Texas is restricting the flow of natural gas across state lines in an extraordinary move that some are calling a violation of the U.S. Constitution’s commerce clause.
Texas Governor Greg Abbott on Wednesday told a media briefing that he was banning gas from leaving the state through Feb. 21 to ensure in-state power generators had ample supplies. Less than 24 hours later, Texas’s top energy regulator told gas producers to offer supplies for sale in-state before shipping it elsewhere, citing the governor’s mandate.
Under the Constitution’s so-called commerce clause, state governments are prohibited from interfering in interstate trade. Abbott said a disaster declaration he issued on Feb. 12 gave him latitude to impose such restrictions.
Abbott said he was forced to act as millions of Texans remain without power. By late Thursday morning, the number of blacked-out customers was down to about 500,000 from more than 4 million two days earlier, according to PowerOutage.us. Meanwhile, gas prices at a key trading hub in Oklahoma slumped 99% in a sign that the worst of the gas squeeze may be over. Still, the timeline to a full restoration of power is unclear.
“Operators should take notice that under this mandate, all ‘sourced natural gas’ be made available for sale to local power generation opportunities before leaving the state of Texas, effective through February 21, 2021,” the railroad commission said in its directive to drillers.
Abbott’s announcement caught some gas traders flatfooted and sowed confusion in a market already dealing with huge upheaval. One West Coast-based trader said he lost $1 million within minutes. Without being able to read the order, others hurriedly sought answers: Can gas still be exported to Mexico? Is LNG affected?
Benchmark U.S. gas futures fell 3.7% to $3.101 per million Britsh thermal units at 1:07 p.m. on the New York Mercantile Exchange after rising as much as 2.5% in overnight trading.
Supply for next-day delivery at the Oneok Gas Transportation hub in Oklahoma traded at $4 per million British thermal units on Thursday, according to traders. That’s down from $1,250 on the previous day and in line with prices seen just over a week ago. The Oneok hub is a key transit point for gas headed for major population centers such as Chicago.
“This is an abuse of the Texas Disaster Act,” said Jared Woodfill, a prominent Republican attorney who repeatedly challenged Abbott over coronavirus restrictions in 2020. “It’s amazing that there are no limits in Abbott’s mind to what his authority is under the Texas Disaster Act. He’ll take as much power as the courts and the Legislature will let him have.”
The crumbling of the state’s gas supplies as Arctic temperatures took hold at the start of the week has been one of the driving factors behind the cascade of outages.
The calamity unfolding across Texas is somewhat reminiscent of the California power crisis of 2000-2001 when energy suppliers withheld and redirected electricity and gas out of state even as it faced shortfalls, prompting lawsuits. And yet again, even as Californians endured rolling blackouts amid an extreme heat wave last year, energy suppliers were exporting power to neighboring states. The state’s grid operator later blamed market-design flaws.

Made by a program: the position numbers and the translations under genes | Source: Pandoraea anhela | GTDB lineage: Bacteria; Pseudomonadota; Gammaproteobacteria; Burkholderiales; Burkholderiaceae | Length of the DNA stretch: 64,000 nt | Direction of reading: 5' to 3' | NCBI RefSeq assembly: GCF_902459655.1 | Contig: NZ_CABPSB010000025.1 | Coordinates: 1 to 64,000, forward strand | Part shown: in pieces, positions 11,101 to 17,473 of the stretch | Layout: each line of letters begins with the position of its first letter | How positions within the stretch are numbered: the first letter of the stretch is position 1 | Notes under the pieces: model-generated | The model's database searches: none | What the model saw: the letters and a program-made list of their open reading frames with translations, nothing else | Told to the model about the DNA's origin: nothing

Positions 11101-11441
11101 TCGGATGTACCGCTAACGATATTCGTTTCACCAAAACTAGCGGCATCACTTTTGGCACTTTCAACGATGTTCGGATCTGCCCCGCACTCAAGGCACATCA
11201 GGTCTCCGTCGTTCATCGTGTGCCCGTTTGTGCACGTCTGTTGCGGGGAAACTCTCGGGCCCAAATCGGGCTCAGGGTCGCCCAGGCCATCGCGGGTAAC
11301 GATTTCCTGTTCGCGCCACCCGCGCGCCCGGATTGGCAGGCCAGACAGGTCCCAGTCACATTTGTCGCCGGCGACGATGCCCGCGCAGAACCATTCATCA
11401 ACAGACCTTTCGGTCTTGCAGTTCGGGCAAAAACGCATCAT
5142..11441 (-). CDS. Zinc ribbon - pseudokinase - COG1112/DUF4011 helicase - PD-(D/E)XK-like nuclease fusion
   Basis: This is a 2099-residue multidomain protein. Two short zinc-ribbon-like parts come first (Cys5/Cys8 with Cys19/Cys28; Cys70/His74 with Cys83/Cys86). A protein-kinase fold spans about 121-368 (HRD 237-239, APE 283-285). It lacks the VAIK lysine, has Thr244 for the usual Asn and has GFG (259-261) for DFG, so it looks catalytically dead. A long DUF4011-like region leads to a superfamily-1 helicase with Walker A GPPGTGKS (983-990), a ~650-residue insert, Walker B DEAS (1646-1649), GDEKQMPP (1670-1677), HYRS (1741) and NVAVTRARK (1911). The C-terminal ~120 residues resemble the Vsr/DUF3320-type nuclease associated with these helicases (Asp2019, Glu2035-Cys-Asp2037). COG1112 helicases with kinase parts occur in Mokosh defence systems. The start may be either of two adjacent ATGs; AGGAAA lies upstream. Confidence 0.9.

Dan Woodfin, an executive at Ercot, said in an interview that a lack of gas supply is one of the reasons why it’s having trouble getting power plants back online.
One railroad commissioner took an emergency meeting on Wednesday as an opportunity to slam windmills and solar arrays that have become a bigger and bigger part of Texas’s energy mix.
The state’s gas stockpiles are undergoing “maximum withdrawal,” Christi Craddick, the commission’s chairman, said at a Wednesday media briefing with the governor and other state officials. She added that some gas plants in South and West Texas are resuming operation amid a thaw.
Texas produces more gas than any other state, with output at about 23 billion cubic feet a day before the deep freeze, BloombergNEF data show. That’s about a quarter of total production from the Lower 48 states. Its two liquefied natural gas export terminals consumed about 4 billion cubic feet a day of gas before the polar blast.
Abbott asked the Freeport LNG export terminal earlier in the week to dial back its operations. Freeport said it was shutting down two LNG production units in response. Gas flows to all U.S. LNG export terminals fell to a 2-year low on Tuesday.
Texas also exports gas by pipeline to Mexico. Gas is flowing again via the Nueva Era conduit between the two nations after the extreme cold interrupted its operation earlier in the week, according to one of the pipeline’s owners.
Abbott also said Wednesday he and other state governors had expressed concern on a conference call with President Joe Biden about the severe spikes in natural gas prices amid the crisis. Spot prices in neighboring Oklahoma rocketed to over $1,000 per million British thermal units Wednesday, increasing more than 100-fold from a week earlier.